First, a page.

Whatever the state of ‘peace talks’ to end the Israeli occupation and create an independent Palestinian state, or of protests in the West Bank, the coming months and years are likely to see a renewed focus on the private sector economy in the West Bank, Gaza and East Jerusalem. Investment —- from Palestinians in the diaspora, private Arab funds and foreign corporations, as well as from important ‘donors,’ such as the World Bank, the US Overseas Private Investment Corporation (OPIC), the UK, the European Union, Japan and Canada — is increasing, reflecting the sector’s remarkable resilience in the past few years, and its huge potential in the medium-term.
Expotech runs from 6 to 11 October in Ramallah andGaza. Graphic: PITA, in the October issue of The Middle East magazine.
Expanding and developing it further is now also seen as crucial to stemming unemployment and rising prices, particularly among the youth in Palestine. This would also help to make the economy less dependent on Israel and foreign aid. Continue reading →
One of the main aims of InvestPalestine.com is to promote the bright prospects for the Palestinian economy—and the advantages of investing in it – in the international media, both print and digital. Here’s one example, a 10-page Special Report on Palestine: Building Bridges to the Future, that appeared in the October issue of the London-based, pan-Arab, English-language monthly, The Middle East, which is due to be available online in the coming week. Alternatively, you can pick up the magazine at your local newsstand, or subscribe.
Reaching international readers: A Special Report from the London-based, pan-Arab monthly, The Middle East and InvestPalestine.com.
A series of recent studies from the UN, the World Bank, the UK, France and the European Union, as well as other international organisations, has highlighted the huge potential of agriculture and fishing in the West Bank and Gaza and the extremely important contribution a revived sector could provide to both Palestine’s GDP and the urgent need to create new jobs, especially for the young and in the rural areas.
Palestine’s Jordan Valley is one of the world’s richest, and most diverse, agricultural areas. Picture: JICA
At present, all the reports emphasize that the escalation of Israeli settlements, particularly in the fertile Jordan Valley; Israeli military control of ‘Area C;’ and the rapidly dwindling amount of water available to Palestinian farmers has led to a sharp decline in both cultivation and output. Fishing and fish processing in Gaza is also stagnating, they add, due to the harsh Israeli restrictions, both onshore and offshore. Continue reading →
The UK government, along with a growing list of international ICT giants such as Google, Microsoft, Cisco and Intel, is the latest to recognise Palestine’s huge potential in information communications and technology given its highly talented younger generation, which is fluent in English and Arabic, as well as in entrepreneurial and engineering skills. Britain’s Minister for Culture, Communications and Creative Industries, Ed Vaisey, says that his government hopes to get Palestinian and UK businesses “to work together,” and that it will actively seek to encourage British companies to “come and start business in Palestine.”
He was commenting during a visit to Ramallah in March that also included a tour of the headquarters of Palestine’s telecommunications corporation, PalTel, which, with its subsidiaries Jawwal and Hadara, provides the majority of Internet, landline and mobile services in the West Bank and Gaza. PalTel, which is a favourite of international investors on the Palestine Securities Exchange, reported a 5.1 per cent increase in profits last year, to $128 million, despite the difficulties of the Israeli occupation in the West Bank, Gaza and East Jerusalem. Thanks to an intensive expansion programme, it has now extended its services to the Jordan Valley region, and is planning to invest an additional $70 million to $80 million by the end of this year in new fibre optic and mobile phone infrastructure, primarily for the Internet.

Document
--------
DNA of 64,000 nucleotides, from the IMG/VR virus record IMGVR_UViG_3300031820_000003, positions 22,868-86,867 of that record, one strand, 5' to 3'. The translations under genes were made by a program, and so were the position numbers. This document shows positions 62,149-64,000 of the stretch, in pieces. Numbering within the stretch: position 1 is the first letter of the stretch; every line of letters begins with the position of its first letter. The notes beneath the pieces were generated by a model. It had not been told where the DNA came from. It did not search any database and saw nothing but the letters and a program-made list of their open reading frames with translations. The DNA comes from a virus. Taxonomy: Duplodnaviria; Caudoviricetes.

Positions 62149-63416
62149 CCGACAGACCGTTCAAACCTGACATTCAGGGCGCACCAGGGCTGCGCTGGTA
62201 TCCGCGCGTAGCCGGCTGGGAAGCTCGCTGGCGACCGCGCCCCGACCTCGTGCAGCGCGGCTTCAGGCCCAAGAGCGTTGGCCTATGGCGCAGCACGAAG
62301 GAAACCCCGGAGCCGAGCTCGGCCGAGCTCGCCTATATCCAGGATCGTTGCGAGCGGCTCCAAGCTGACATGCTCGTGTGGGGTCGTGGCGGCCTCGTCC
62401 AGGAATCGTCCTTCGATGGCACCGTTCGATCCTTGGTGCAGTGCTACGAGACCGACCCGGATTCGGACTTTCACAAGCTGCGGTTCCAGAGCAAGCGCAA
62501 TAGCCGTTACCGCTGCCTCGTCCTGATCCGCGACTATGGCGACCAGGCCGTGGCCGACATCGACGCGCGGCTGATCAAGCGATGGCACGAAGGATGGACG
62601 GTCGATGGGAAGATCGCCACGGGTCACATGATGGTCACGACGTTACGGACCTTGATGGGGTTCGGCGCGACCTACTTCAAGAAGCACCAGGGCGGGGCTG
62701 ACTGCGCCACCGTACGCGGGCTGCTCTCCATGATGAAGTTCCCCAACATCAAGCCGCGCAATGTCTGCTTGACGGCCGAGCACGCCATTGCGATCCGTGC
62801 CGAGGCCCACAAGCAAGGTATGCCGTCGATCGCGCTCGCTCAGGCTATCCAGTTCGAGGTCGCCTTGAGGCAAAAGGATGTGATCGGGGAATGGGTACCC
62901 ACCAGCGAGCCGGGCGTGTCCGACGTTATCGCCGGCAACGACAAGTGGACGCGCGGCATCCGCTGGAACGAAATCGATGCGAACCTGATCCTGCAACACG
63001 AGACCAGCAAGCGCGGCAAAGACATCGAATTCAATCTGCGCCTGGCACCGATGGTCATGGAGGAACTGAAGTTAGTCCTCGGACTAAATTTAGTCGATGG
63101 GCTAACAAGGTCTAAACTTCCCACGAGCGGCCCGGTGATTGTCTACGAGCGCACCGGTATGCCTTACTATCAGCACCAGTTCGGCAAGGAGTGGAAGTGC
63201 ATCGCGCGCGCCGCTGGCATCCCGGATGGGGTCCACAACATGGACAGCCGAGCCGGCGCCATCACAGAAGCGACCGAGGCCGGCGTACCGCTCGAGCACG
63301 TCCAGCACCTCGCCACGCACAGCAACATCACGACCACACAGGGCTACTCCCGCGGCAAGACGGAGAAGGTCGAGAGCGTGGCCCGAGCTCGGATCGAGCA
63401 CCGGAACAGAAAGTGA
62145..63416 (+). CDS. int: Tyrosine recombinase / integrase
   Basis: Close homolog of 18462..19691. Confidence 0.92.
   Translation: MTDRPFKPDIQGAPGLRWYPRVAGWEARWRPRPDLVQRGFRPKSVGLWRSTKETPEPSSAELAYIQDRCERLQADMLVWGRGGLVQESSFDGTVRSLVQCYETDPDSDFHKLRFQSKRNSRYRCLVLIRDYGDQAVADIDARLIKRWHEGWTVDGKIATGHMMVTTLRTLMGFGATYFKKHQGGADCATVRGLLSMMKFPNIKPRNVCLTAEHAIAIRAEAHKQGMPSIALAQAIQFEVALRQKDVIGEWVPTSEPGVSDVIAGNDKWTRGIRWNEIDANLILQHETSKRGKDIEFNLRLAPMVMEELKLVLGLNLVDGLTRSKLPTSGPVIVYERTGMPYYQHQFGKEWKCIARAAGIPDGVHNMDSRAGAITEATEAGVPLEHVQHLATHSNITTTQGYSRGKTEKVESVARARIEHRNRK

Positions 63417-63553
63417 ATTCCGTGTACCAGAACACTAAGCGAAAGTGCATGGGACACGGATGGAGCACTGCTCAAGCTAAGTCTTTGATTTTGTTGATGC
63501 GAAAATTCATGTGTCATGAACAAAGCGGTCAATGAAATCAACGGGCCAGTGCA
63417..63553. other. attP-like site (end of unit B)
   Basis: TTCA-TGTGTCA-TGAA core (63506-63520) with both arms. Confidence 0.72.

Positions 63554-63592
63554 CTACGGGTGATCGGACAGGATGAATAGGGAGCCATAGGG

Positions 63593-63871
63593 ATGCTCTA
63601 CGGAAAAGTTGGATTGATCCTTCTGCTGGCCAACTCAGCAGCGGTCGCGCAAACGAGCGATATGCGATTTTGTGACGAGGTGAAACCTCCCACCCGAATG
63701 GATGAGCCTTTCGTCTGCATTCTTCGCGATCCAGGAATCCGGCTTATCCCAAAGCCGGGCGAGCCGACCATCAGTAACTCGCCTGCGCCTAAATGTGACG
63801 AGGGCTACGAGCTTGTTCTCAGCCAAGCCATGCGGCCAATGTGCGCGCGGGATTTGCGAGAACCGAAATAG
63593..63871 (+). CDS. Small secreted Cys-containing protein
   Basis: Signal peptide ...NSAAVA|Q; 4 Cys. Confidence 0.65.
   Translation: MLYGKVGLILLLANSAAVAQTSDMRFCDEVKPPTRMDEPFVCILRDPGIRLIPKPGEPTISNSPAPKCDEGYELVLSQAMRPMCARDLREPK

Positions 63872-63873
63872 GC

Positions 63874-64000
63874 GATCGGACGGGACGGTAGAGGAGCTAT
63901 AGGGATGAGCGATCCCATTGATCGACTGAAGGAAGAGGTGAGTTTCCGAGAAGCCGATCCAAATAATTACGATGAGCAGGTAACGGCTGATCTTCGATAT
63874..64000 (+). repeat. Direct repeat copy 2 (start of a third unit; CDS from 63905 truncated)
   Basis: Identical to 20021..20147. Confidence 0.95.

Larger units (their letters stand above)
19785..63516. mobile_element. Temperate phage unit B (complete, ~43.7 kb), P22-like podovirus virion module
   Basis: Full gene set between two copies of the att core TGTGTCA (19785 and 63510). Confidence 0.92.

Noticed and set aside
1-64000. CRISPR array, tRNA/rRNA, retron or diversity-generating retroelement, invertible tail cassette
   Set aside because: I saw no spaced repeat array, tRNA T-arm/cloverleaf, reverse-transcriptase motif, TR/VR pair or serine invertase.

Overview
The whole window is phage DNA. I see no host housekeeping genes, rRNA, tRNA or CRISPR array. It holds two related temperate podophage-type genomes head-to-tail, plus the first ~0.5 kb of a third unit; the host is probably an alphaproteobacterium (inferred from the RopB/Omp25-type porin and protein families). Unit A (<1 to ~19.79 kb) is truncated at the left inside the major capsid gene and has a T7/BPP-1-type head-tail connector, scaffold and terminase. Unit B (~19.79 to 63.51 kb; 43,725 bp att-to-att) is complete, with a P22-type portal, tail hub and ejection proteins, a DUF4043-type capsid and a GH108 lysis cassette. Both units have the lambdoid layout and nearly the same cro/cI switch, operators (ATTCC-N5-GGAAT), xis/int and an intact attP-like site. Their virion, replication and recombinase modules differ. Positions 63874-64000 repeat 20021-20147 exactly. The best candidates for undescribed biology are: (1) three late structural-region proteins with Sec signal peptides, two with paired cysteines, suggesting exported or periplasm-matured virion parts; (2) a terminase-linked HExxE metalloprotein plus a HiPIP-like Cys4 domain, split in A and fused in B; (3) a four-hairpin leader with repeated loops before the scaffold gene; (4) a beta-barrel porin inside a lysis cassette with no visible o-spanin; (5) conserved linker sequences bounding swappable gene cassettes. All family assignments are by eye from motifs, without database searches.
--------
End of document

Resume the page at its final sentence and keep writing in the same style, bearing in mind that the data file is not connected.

Confidence in Palestine’s regulatory framework and in the resilience of the Palestine Stock Exchange in the wake of turmoil in the Arab world* is helping to boost both regional and foreign interest in its new investment funds, officials and analysts report. So too is the growing possibility that the Palestine Stock Exchange (PEX) will be added to the MSCI Frontier Markets Index, which currently groups 26 countries including Nigeria, Kenya, Vietnam, Kazakhstan, Pakistan and Jordan as well as the Arab oil exporting countries of Qatar, Kuwait and the United Arab Emirates.
Munib Al-Masri, Chairman of Padico Holding, outside his home in Nablus. Padico is a favourite of international investors.
Launched in May, 2011, the Luxembourg-based Rasmala Palestine Equity Fund is currently trading almost 5 per cent below its peak, but above the lows reached in November in the aftermath of the Palestinian bid for statehood at the UN and the withdrawal of substantial aid funds from the US, as well as the temporary halt in tax revenue transfers by Israel. Beginning with $15 million, provided in part by the Palestine Authority’s Palestine Investment Fund, it is open-ended and is expected to reach up to $100 million by mid-2014. RPEF is targeting a diversified portfolio of growth and value stocks listed exclusively on PEX, as well as initial public offerings (IPOs) and Palestinian firms which may be considering IPOs. Favoured sectors include telecommunications and pharmaceuticals as well as banking and investment.